Sofia Nelson of the State Appellate Defender Office, has represented several of Michigan’s juvenile-lifers, including Clayton. She called him, “Proof that the U.S. Supreme Court was correct.”
“A person can do terrible things as a child, and do great things in society as an adult,” she said. “These cases are incredibly emotional. It’s incredibly rewarding seeing these defendants get an opportunity to reunite with their families. And it’s heartbreaking when the court doesn’t make that decision. My clients have taught me a lot about hope and resilience.”
Sepic has retired, but as the former county prosecutor, he was significantly involved in all the juvenile-lifer cases.
In a recent interview with The Herald-Palladium, Sepic said lawyers in the State Appellate Defender Office thought he should not have filed motions to uphold the life without parole sentences for all of Berrien County’s juvenile-lifers.
“But I thought we should. There was no formula to figure this out,” he said. “This was a completely new dynamic, and we had to let the judges figure out where these cases fell.”
Before withdrawing his motion in Clayton’s case and two others, Sepic said he consulted with murder victims’ families, when they could be located.
“Of those we were able to contact, they accepted our thoughts on the cases,” he said.
Clayton in court
At his resentencing hearing earlier this year, Clayton told Judge Schofield that in 1999, while in prison, he renounced his gang affiliation – at risk to himself.
“I thought they were my friends, and I thought they cared about me. They weren’t, and they didn’t,” Clayton told The HP in a recent interview.
He began tutoring and mentoring young prisoners and since 2004 had the lowest possible security risk score a prisoner can have.
At the resentencing hearing, a cousin of Merriweather, Clayton’s victim, told the judge that although her family had suffered, she felt empathy for Clayton, given the environment some kids were growing up in the year of the murder – which she referred to as one of the most deadly years ever in Benton Harbor.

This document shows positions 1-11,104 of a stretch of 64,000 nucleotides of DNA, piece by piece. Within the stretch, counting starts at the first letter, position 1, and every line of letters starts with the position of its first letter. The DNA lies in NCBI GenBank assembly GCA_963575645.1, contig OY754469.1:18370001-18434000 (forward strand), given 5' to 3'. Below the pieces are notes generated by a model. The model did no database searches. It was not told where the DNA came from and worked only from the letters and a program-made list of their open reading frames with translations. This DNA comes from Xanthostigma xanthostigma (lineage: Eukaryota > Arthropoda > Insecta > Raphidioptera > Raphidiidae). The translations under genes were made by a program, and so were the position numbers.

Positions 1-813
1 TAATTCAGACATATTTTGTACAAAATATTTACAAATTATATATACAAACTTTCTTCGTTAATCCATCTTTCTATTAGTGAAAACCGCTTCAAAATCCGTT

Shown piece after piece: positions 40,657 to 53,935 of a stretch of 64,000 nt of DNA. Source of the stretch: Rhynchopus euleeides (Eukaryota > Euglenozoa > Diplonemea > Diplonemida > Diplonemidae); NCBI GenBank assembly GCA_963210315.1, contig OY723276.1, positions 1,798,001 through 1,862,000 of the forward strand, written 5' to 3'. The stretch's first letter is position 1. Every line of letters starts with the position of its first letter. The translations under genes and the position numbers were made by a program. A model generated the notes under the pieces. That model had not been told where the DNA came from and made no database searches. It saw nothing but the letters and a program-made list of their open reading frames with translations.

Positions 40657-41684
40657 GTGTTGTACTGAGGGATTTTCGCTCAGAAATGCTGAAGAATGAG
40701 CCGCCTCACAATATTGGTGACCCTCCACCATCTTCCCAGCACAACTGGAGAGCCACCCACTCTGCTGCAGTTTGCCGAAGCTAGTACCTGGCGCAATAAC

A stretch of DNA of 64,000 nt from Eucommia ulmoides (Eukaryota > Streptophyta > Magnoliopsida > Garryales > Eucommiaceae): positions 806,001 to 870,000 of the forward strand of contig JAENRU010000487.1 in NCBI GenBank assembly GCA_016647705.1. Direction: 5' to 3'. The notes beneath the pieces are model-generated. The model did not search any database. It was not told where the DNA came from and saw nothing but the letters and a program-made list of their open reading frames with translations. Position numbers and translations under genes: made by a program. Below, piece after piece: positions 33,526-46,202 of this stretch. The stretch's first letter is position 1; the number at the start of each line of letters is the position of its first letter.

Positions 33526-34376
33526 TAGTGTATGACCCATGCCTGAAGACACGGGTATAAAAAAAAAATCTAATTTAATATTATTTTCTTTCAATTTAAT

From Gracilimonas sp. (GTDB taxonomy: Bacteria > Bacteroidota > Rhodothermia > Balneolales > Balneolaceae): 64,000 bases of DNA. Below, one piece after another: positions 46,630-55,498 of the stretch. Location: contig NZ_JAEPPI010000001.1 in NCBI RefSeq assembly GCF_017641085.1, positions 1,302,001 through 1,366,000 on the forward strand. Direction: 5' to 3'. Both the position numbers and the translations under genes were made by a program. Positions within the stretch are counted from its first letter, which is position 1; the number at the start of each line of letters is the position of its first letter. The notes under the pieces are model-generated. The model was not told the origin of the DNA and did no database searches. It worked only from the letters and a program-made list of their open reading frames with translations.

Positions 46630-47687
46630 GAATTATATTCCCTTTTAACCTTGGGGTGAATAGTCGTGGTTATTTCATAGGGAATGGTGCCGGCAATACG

“I’m sorry this happened to you,” she told Clayton. “Your family being crappy, my family being crappy ... This was horrible, but it wasn’t all you, and I want you to know that.”
Regarding Nelson’s comment that the Supreme Court got it right, Sepic said, “The Supreme Court also got it right that there is room for life without parole.”
In two of Berrien County’s juvenile-lifer cases, judges have upheld the sentence of life without parole. They are Efran Paredes Jr., who on March 8, 1989, shot and killed the night manager at the store where they both worked; and Tommy Richards, who in 1987 kidnapped, raped and killed a 10-year-old girl.
If a prosecutor files a motion to uphold the life without parole sentence in the case of a juvenile, testimony is taken in what is called a Miller hearing, to determine the defendant’s fate.
At the Miller hearing for Richards, prosecutors played a recording of a phone call from prison in which Richards told a girlfriend, “I’m going to say whatever I have to say to get out.”
Prison officials testified about his many misconduct reports over the years, including illegal sexual encounters with a visitor.
In Paredes’ case, he’s never admitted to the killing of Richard Teztlaff at the Roger’s Vineland supermarket in St. Joseph Township, maintaining over the years that he was set up by others. But a Berrien County jury disagreed, finding him guilty of the killing.
Factors a judge must consider during a Miller hearing, besides the facts of the crime, are things such as the defendant’s age and relative maturity at the time of the killing, family background, prior criminal record and a demonstration of remorsefulness and an ability to change.
Sepic noted that Paredes had never admitted to killing Teztlaff, and, “How can you be sorry for something that you say you didn’t do?”
He also said Paredes had done well in school, had a job and a healthy childhood, and was mature beyond his years when he committed murder.
Regarding the Supreme Court’s ruling that life without parole should only be given to the “rare” juvenile who is determined not to be capable of change, Sepic noted that of the 36 juveniles who were charged with some form of murder between 1980 and 2016, just 12 were tried and convicted of first-degree murder and the other 24 got plea deals or were found guilty of lesser charges.
Of the 12 convicted of first-degree murder, just two have been resentenced to life without parole.
“The 36 between 1980 and 2016 is one a year, and we made the decision early on to treat 24 of the 36 in a more lenient light, and of the remaining 12, just two of 36 have life without parole,” Sepic said.